Shares of TJX , were higher after the owner of deep-discount clothing and houseware chains T.J. Maxx, Marshalls and HomeGoods reported a jump in earnings of nearly 17 percent, as sales climbed. The retailer also raised its full-year outlook.
In merger news, the board of Potash of Saskatchewan, Canada, which focuses on fertilizer and industrial and feeds products, has rejected an unsolicited takeover bidfrom BHP Billiton , a diversified natural resources company, saying the deal undervalued the company. Potash's shares jumped more than 25 points, while BHP slipped.
General Motors is expected to file to go public Tuesday. The offering is expected to raise between $15 billion and $20 billion, making it one of the largest IPOs.
GM also announced Tuesday that it is recalling more than 243,000 model year 2009/2010 crossover sport utility vehicles to inspect safety belts for possible damage.
Tech stocks are largely higher Tuesday with the exception of Research in Motion . Wedbush downgraded the maker of the Blackberry to "outperform" from "neutral" and cut the stock's price target to $57 from $65.
Also, RIM reportedly has assured the Indian government it can have limited access to Blackberry Messenger email and instant messaging services by Sept. 1.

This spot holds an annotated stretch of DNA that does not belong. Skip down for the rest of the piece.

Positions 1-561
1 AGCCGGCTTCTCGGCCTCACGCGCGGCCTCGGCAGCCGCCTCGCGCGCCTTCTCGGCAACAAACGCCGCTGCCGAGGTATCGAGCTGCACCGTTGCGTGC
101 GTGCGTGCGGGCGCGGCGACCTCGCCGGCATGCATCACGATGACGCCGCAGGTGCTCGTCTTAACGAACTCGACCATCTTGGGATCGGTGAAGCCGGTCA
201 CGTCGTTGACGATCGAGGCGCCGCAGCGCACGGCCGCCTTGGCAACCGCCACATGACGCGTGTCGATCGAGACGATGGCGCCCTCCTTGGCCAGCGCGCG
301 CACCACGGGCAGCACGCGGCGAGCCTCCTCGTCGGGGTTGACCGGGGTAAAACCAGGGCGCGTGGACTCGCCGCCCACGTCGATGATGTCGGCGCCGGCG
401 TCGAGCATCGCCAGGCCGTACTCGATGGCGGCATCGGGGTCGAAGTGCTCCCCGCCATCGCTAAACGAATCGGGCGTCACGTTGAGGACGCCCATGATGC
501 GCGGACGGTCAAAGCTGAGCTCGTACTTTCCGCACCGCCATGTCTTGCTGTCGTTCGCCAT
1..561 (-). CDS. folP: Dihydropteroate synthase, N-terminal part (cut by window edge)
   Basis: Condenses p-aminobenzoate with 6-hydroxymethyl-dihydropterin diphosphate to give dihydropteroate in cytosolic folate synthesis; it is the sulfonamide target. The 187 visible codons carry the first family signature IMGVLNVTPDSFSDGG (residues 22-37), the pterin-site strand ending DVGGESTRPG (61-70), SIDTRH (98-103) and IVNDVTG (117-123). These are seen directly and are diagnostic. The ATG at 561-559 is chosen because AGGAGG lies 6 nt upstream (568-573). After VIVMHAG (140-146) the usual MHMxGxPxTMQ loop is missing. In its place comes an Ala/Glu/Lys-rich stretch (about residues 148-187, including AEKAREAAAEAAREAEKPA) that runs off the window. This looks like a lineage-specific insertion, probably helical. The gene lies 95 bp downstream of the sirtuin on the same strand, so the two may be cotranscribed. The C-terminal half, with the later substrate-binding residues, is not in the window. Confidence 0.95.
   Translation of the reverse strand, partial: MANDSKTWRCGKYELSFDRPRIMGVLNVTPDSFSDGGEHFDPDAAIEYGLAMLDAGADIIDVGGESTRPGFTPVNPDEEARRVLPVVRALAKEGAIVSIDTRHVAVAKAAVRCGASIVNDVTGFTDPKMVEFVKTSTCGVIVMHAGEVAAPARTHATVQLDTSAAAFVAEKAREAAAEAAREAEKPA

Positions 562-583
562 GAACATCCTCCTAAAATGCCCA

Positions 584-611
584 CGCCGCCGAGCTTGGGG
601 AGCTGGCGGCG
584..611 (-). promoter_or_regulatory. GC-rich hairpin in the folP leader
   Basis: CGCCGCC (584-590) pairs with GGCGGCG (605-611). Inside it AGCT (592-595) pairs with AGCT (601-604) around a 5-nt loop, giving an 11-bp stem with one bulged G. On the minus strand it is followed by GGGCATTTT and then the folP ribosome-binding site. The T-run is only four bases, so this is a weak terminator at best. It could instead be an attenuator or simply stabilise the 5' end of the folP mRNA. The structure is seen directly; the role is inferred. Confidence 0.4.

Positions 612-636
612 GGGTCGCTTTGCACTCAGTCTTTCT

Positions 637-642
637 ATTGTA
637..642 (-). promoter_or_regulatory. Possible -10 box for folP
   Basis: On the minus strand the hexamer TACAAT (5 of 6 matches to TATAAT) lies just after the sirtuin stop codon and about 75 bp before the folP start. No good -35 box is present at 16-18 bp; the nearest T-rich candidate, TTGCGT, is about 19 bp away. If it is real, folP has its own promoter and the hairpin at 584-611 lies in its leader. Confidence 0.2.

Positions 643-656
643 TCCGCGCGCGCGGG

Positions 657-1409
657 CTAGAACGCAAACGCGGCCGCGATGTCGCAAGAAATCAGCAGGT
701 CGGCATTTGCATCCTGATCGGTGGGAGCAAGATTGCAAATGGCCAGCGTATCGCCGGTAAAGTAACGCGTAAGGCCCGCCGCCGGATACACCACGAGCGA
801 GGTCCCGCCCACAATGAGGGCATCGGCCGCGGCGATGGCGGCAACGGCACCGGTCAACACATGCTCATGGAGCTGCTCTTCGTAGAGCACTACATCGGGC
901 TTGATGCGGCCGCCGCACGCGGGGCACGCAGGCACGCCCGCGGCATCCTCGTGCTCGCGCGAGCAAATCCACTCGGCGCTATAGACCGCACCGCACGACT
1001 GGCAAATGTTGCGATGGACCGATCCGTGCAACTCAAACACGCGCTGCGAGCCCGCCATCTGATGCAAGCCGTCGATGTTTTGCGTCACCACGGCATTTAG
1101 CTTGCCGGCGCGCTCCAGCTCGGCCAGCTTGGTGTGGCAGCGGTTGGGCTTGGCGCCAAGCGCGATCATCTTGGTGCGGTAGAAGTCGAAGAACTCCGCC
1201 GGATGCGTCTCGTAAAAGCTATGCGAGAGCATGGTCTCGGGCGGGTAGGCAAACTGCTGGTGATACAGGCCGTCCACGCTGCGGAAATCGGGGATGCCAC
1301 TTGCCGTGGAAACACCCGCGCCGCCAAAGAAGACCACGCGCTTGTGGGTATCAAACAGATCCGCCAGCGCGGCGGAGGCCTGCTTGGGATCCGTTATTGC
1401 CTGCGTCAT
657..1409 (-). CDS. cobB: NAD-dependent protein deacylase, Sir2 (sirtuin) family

In other housing news, the Treasury Department is hosting a forum on what the government should do to reform Fannie Mae and Freddie Mac. Treasury Secretary Timothy Geithner made clear the government-sponsored enterprsies won't be able to return to business as usual. The housing finance companies have received nearly $150 billion in taxpayer bailout money since they were placed into conservatorship by the government in 2008.
Barclays Bank Plc
has agreed to pay nearly $300 million to settle criminal
charges that it violated U.S. sanctions in dealings with Cuba,
Iran, Libya, Sudan and Myanmar, according to U.S. court
documents filed Monday.
The London-based bank was charged with violating the
International Emergency Economic Powers Act and the Trading
with the Enemy Act in its dealings that involved $500 million
from 1995 until September 2006, according to the documents.
The Barclays case marked the latest in a series brought by
U.S. prosecutors in recent months against major banks. According to a quarterly filing with the U.S. Securities and Exchange Commission, George Soros trimmed his holdings in Pfizer, JPMorgan Chase, AT&T, and Wal-Mart, while Warren Buffett's Berkshire Hathaway cut stakes in ConocoPhillips (COP), Kraft Foods (KFT) and Procter & Gamble. Berkshire also bought shares of Fiserv and boost its stake in Johnson and Johnson.
In other news, Spain's Santander renewed talks to merge its U.S. operationswith those of M&T Bank, the Financial Times reported. And Hefty bag maker Pactiv is reportedly in talks to be acquiredby New Zealand's Rank Group.
Later This Week:
WEDNESDAY: MBA mortgage applications, weekly oil inventories; earnings before the bell from Deere and Target
THURSDAY: Jobless claims, leading indicators, Philadelphia Fed survey; earnings after the bell from HP, Dell, Gap and Intuit
FRIDAY: No major events scheduled